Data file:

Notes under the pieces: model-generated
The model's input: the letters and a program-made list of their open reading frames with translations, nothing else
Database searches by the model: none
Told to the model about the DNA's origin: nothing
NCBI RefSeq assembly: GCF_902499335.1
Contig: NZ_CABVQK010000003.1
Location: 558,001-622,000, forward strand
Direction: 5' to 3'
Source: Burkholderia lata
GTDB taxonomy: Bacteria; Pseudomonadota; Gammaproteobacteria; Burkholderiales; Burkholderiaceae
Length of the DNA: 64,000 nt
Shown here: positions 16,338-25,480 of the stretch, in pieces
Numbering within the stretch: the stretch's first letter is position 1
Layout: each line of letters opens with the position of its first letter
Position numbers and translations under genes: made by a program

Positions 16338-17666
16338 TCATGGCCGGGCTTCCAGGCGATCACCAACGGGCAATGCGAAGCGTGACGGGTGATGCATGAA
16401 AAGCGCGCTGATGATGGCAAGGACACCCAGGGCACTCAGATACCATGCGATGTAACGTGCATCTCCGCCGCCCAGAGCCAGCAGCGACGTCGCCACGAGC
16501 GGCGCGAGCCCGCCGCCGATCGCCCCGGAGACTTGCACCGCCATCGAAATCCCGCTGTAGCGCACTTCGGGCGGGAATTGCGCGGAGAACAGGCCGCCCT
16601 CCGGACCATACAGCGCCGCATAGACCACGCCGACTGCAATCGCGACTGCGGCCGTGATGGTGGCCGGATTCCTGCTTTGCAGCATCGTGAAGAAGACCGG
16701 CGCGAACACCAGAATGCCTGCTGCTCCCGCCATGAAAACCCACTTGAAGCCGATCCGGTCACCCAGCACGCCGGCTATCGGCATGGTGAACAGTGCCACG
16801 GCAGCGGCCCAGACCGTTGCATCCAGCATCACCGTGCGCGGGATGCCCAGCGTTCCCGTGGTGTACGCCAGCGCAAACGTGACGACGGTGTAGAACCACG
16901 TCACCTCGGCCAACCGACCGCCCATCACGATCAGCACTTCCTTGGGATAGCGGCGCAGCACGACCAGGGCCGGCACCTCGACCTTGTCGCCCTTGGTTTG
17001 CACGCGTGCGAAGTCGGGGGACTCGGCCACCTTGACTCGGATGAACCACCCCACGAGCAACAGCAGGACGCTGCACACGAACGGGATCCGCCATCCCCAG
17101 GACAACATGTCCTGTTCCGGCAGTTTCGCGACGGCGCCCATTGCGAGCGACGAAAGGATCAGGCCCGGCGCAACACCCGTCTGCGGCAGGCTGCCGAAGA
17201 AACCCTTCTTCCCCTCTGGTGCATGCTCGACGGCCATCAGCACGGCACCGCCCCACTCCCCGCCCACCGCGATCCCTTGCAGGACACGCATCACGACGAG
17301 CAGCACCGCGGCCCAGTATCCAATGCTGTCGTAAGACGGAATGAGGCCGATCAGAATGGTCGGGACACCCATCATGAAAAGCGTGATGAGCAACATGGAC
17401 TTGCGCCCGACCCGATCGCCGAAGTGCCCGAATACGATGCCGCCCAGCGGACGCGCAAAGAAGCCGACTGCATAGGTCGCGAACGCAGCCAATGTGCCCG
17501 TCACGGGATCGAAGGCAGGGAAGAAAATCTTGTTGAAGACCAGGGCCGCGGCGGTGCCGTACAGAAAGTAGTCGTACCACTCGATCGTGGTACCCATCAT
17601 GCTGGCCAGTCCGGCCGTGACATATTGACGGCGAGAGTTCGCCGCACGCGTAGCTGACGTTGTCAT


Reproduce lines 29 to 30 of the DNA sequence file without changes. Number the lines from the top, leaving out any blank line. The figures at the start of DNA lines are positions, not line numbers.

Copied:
17501 TCACGGGATCGAAGGCAGGGAAGAAAATCTTGTTGAAGACCAGGGCCGCGGCGGTGCCGTACAGAAAGTAGTCGTACCACTCGATCGTGGTACCCATCAT
17601 GCTGGCCAGTCCGGCCGTGACATATTGACGGCGAGAGTTCGCCGCACGCGTAGCTGACGTTGTCAT